Moving is a big undertaking, and it often is accompanied by other big ticket events such as starting a new job, changing your marital status or taking on a big debt. Following a logical, orderly series of steps will help keep the move from adding to the pressure.
Decide if you will hire a mover or do it yourself. You'll probably hire a mover if you have lots of heavy things, you've got a bad back or bum knee, you're traveling a long distance, an employer is picking up the tab or your friends are sick and tired of schlepping your stuff.
Send change-of-address forms to utility companies, magazines, organizations, friends and family as soon as you know your new address. Close out any accounts you won't need after your move such as library cards and video store and gym memberships.
Research the utilities at your new address, including telephone, power, water, television and Internet service. Get a floor plan of the new place to help you decide where to put phones and other plug-ins. Mark all electrical outlets on the plan.
Pare down your possessions--moving is a great opportunity to unload unneeded stuff. See 12 Get Rid of What You Don't Want.
Empty the refrigerator the day before moving day. Eat up any leftovers, decide what you want to bring with you, and give the rest to neighbors. Unplug the refrigerator and leave the doors open overnight so the moisture can evaporate.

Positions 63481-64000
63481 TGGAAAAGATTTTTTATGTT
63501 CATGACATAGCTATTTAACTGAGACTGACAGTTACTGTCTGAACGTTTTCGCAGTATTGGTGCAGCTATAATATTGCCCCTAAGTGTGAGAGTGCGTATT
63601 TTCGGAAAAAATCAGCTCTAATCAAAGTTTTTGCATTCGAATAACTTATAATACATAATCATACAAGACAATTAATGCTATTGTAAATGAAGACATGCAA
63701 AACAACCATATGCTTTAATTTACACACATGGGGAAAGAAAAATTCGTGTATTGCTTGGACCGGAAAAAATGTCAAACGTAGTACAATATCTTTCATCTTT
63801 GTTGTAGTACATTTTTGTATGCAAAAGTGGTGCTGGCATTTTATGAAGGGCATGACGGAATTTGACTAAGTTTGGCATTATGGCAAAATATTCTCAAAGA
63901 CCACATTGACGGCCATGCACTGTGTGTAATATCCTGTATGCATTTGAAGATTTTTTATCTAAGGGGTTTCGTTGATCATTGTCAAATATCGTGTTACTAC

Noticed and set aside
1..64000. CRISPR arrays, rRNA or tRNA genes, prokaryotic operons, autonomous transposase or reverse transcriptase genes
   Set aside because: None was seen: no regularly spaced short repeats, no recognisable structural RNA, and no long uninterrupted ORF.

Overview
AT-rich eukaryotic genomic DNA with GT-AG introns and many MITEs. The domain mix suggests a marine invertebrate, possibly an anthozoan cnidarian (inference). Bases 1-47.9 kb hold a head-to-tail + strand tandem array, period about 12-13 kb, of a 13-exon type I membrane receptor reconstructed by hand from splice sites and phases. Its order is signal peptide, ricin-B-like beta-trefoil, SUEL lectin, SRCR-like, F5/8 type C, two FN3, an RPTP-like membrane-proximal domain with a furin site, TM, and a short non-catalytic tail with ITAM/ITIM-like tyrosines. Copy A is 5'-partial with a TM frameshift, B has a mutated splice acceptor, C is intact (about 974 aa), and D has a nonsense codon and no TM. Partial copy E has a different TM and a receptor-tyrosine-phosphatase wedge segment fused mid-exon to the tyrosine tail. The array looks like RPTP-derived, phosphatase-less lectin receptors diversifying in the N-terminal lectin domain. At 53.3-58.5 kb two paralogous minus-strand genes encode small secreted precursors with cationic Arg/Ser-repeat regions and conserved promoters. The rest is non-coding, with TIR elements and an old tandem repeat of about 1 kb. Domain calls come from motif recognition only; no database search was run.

Pack one room at a time, starting with infrequently used rooms such as guest bedrooms. Use smaller boxes for heavy items such as books, tools and kitchen stuff. If the contents are fragile or must stay upright, mark it on the box. Write three other things on each box: the room, a short description of its contents, and "First Out" or "Regular." "First Out" boxes will be loaded in the truck last, making them available first at your destination. Put the boxes in a garage or family room.
Measure your mountain of boxes and your furniture when you're about three-fourths packed. Use this information to rent a truck for moving day. Reserve a hand truck and a large quantity of moving blankets at the same time. If you're moving appliances-- especially a refrigerator--reserve an appliance dolly.
Close dresser drawers and armoire doors with blue painters' masking tape. It's less likely to damage the finish when it's removed at your destination.
Load the truck carefully. Use as much vertical space as you can: Stand sofas on end, load mattresses and box springs so their long sides are vertical, stand up armoires and tall dressers. Put tall things along the sides; moving trucks have bars or tracks onto which you can tie ropes to keep things vertical. Area rugs should go in after the furniture (so you can roll them out before putting the furniture down in the new place).
Put in your boxes, "Regular" ones first and "First Out" boxes last. Put the boxes of important papers and valuables in the trunk of your car, not in the moving truck. If you'll be stopping for any time along the drive, lock the truck with a round, short-shank padlock and make sure your car trunk is locked.
Reverse the process at the end. Bring in the valuables (and have someone stay with them in the new place while you unload). If it's been a long day and you're exhausted, just unload the valuables and "First Out" boxes, leaving the rest in the locked truck to unpack later.